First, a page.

About Radiant Insulation
Radiant heat insulation is installed to prevent heat loss from a PEX radiant floor heating system (most commonly, PEX embedded in concrete slab or stapled underneath the plywood subfloor).
Different insulation types help to minimize heat loss from convection (air circulation), conduction (direct contact) or radiation (energy waves) modes of heat transfer.
In slabs, insulation protects mainly against conduction heat loss, resulting from direct contact of the slab with the underlying level (i.e. gravel & sand). In frame construction, insulation protects mainly from convection and radiation heat loss.
Insulation R-value and ROI
of insulation determines its’ effectiveness against heat loss and will vary (even for the same type of insulation) depending on the installation type, environment conditions and other factors.
For example, the same bubble foil type reflective insulation may have up to x10 times higher R-value when used in joist bays vs. when used under the slab. For this reason, only R-values for specific application can and should be compared.
(Return On Investment) is a critical factor when deciding on insulation. The objective, in most instances, is to find a “golden middle” - i.e. select a product with optimal R-value and a reasonable price. Over-insulating may create a small difference in performance (energy savings), but will cost more and the savings will not be adequate to cover the added costs.
A study made by insulation manufacturer indicates than R-10 (2" XPS foamboard) offers as little as 6% difference in performance over their R-5.9 product. For comparison, the difference in price between R-5 (1" foamboard) and R-10 (2" foamboard) is 100%. In essence, nearly double the insulation costs twice as much and yet offers only a fractional difference in performance and energy savings.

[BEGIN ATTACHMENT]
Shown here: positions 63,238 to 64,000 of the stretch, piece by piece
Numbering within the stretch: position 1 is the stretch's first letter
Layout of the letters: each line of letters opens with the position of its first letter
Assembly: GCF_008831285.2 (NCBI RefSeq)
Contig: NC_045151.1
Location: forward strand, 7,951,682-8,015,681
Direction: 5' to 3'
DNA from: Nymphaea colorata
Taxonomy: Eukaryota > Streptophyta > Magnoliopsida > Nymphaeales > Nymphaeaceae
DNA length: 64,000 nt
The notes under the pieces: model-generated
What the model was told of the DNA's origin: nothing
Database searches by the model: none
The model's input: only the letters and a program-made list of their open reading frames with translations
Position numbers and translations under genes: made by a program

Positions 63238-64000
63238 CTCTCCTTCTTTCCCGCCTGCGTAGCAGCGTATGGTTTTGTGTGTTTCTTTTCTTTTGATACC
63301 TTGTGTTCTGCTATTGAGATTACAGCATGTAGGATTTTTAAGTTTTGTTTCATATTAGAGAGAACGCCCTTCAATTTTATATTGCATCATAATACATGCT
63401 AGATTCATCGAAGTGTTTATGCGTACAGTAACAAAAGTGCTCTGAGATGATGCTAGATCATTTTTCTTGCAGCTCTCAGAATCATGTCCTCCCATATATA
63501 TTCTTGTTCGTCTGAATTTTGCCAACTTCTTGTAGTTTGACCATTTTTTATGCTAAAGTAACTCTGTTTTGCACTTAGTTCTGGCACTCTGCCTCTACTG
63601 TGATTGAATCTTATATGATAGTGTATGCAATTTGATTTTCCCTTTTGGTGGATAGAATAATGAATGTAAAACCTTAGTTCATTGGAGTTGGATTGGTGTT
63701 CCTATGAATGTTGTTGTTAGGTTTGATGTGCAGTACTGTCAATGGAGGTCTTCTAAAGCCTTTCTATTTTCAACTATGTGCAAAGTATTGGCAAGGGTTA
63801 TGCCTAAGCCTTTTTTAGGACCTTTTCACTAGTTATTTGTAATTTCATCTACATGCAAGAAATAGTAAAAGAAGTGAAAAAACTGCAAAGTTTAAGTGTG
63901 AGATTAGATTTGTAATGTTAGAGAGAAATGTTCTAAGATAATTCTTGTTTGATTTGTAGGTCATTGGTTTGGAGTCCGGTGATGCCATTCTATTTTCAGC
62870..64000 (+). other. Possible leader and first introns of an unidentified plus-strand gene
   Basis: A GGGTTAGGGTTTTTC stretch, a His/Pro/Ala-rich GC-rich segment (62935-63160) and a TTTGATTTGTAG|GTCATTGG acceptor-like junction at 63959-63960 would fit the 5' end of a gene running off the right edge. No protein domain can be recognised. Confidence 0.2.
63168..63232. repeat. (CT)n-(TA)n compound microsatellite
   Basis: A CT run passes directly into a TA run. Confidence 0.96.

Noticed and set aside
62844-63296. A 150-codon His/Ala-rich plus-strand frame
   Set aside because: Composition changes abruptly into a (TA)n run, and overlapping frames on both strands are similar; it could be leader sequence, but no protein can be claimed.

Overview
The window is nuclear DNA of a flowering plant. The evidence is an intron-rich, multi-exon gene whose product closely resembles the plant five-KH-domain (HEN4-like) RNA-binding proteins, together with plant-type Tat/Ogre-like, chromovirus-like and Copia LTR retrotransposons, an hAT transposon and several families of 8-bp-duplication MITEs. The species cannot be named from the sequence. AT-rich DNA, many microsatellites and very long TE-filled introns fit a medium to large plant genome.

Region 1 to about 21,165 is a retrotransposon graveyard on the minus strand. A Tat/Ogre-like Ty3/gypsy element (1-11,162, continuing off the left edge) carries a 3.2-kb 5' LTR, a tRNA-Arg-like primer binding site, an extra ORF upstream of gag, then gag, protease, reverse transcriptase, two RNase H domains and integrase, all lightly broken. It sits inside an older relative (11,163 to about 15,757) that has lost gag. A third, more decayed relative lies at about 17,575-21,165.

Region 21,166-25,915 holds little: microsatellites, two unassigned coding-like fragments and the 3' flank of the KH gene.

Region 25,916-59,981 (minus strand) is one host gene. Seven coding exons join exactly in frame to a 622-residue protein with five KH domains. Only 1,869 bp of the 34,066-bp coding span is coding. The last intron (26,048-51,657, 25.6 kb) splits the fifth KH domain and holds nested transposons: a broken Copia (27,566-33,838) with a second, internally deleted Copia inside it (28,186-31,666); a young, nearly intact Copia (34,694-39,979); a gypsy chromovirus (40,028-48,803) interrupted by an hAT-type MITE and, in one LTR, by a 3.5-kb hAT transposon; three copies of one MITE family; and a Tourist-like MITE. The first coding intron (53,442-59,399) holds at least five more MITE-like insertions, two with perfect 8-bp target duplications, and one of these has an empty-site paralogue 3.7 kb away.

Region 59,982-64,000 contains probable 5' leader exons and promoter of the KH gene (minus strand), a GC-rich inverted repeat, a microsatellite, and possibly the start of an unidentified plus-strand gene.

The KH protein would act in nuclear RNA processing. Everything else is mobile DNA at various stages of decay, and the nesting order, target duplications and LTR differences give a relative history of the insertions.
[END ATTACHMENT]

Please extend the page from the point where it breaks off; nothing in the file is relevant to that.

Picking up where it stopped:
Concrete insulation - foam board & blanket
Insulation is of crucial importance to a radiant heated slab with PEX. Without a thermal break between the slab and the ground, heat will sink into the ground under the slab, resulting in longer warm-up time, higher energy costs and overall poor performance of the system.
The two most commonly used types of insulation for under-the-slab installations are foam board and blanket.
Rigid foam board
is probably the most common and widely used insulation and has R-values which vary from 3.6 to 5.0 per 1 inch of thickness, depending on the raw material and production method. It is generally manufactured in 4ft x 8ft, or such as Crete-Heat, in 2ft x 4ft sheets.
- Widely available in home improvement stores nationwide.
- Many thickness options (1/2", 3/4", 1", 1-1/2", 2", etc.)
- Moderately priced.
- PEX can be stapled directly on top of foam (1-1/2” and thicker only). No stapling needed for Crete-Heat.
Blanket or multilayer
- Permeable or semi-permeable to water, will likely require a vapor barrier (additional labor, costs).
- Easily damaged in jobsite conditions.
- Bulky, may be expensive to transport.
- Installation is time-consuming.
- Manufacturing produces a long list of chemicals (among them, HBCD) which are considered harmful to human health and the environment.
concrete insulation is comprised of multiple layers of different materials, allowing to incorporate radiant heat insulation, conduction insulation and a vapor barrier, into a single product. R-values of blanket insulation vary greatly depending on the thickness, composition and order of materials used in its’ construction. Among the most common varieties of blanket insulation is bubble insulation, such as the one made by rFoil.